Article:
If anyone knows rain, it’s Seattleites. In 2010, husband-wife team Scott and Brittany Freeman made it their mission to create the perfect rain jacket, so they married high-quality performance fabrics with timeless aesthetics. It was then that Freeman was born, starting as an e-commerce store. As they tell it, “Our journey started with 1 jacket and 0 notions of margins or profitability — just the concept of doing something worth doing well.”
- They wanted to be able to engage with customers face-to-face.
- They wanted to bring together third-party brands that shared their aesthetic.
So in 2014, they joined forces with business partner Alex Frank and opened their flagship brick-and-mortar store in Seattle’s historic Loveless Building. Here, customers not only shop the Freeman label, but also a carefully curated selection of like-minded brands.
“As we transition from a new business into one that’s been around for a few years, staying fresh and relevant can be a challenge,” Scott admits. “Developing relationships with other brands and continually stocking the best products we can helps expand our avenues of promotion to new audiences.” Alex adds: “It also helps make sure our store remains engaging to existing customers so they continue to shop with us.” Of course, there’s a science to stocking the store which, according to Scott, means balancing cash flow versus finding money to bring in new inventory. “It’s nice to think that you just pay to fill the store with items and the sales from the item go straight toward that debt, but it’s not so black and white,” he explains. “We find it paramount to keep our vendors happy by ensuring they are paid in a timely manner.”
In addition to keeping up with their finances, the Freeman team also abides by a set of guidelines in order to vet third-party brands. With so many brands out there, these questions serve as a kind of litmus test to help Scott, Brittany, and Alex choose their partners.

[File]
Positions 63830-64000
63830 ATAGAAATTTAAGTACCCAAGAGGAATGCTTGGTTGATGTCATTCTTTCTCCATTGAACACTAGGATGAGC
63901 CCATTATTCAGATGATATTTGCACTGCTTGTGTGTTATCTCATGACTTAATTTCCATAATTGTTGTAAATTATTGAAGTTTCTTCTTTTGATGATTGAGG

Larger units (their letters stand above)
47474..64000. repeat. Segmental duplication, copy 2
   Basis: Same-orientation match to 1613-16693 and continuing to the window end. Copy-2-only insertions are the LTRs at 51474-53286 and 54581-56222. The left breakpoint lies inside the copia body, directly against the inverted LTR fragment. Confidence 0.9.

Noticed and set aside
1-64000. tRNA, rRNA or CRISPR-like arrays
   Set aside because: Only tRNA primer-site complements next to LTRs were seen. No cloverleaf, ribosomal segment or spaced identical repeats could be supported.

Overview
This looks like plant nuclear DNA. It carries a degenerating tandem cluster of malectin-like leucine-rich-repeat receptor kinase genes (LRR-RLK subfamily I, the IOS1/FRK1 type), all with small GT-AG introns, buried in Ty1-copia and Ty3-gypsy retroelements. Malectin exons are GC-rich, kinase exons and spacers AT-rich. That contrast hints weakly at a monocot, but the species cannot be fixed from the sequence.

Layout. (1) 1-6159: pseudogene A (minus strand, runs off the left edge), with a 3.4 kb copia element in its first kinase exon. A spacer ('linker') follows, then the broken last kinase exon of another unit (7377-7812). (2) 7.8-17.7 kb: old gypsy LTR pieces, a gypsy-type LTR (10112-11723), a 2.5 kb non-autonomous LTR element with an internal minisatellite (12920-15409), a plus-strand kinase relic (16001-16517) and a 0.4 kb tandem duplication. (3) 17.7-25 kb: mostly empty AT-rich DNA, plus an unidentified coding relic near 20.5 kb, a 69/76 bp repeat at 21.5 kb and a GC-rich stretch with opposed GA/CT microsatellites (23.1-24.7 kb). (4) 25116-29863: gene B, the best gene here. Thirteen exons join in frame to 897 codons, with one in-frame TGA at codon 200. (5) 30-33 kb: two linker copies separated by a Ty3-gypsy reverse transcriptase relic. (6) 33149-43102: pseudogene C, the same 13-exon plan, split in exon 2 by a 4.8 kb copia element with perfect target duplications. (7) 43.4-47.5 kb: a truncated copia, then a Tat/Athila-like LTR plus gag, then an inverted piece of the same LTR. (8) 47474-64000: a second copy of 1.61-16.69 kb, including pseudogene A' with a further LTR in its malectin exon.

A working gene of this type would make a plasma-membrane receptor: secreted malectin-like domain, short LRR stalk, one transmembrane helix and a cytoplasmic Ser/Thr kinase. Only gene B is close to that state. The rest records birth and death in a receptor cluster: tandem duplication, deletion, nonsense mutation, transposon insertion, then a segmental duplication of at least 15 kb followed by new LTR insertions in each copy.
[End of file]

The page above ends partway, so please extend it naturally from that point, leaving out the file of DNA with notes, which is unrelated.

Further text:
“Since we opened, we’ve branded ourselves as stocking made-in-U.S.A. goods. While we’re relaxing that a bit for a couple of brands made in Canada and Japan, that’s still the rubric that guides us for the most part,” says Alex. That’s just the first step, though. “Just because something is made in the U.S.A. isn’t enough to get a brand in the door,” Scott says.
A brand’s style also plays a huge part in the Freeman team’s selection. “Our aesthetic is simple, timeless, and approachable,” Alex says. “Our store has its feet equally planted in a more contemporary aesthetic, a bit of a heritage feel, an outdoorsy feel, and a classic sportswear look.”
“A balance between the aesthetic of an item and its functionality often comes up in our discussions,” Scott says. Indeed, the Freeman crew is big on functionality, so they make sure all of their vendor products are utilitarian in variety. From wallets and notebooks to patches and hats, brands have to pass the functionality test. Ultimately, the group’s selection is a synthesis of all 3 of their opinions, and as the business grows and changes, so will their third-party guidelines. The rules might change, but the goal remains the same: Filter out any potential outliers that don’t fit with the store as a whole so they can better market their offerings, grow their sales, and continue offering excellent customer service.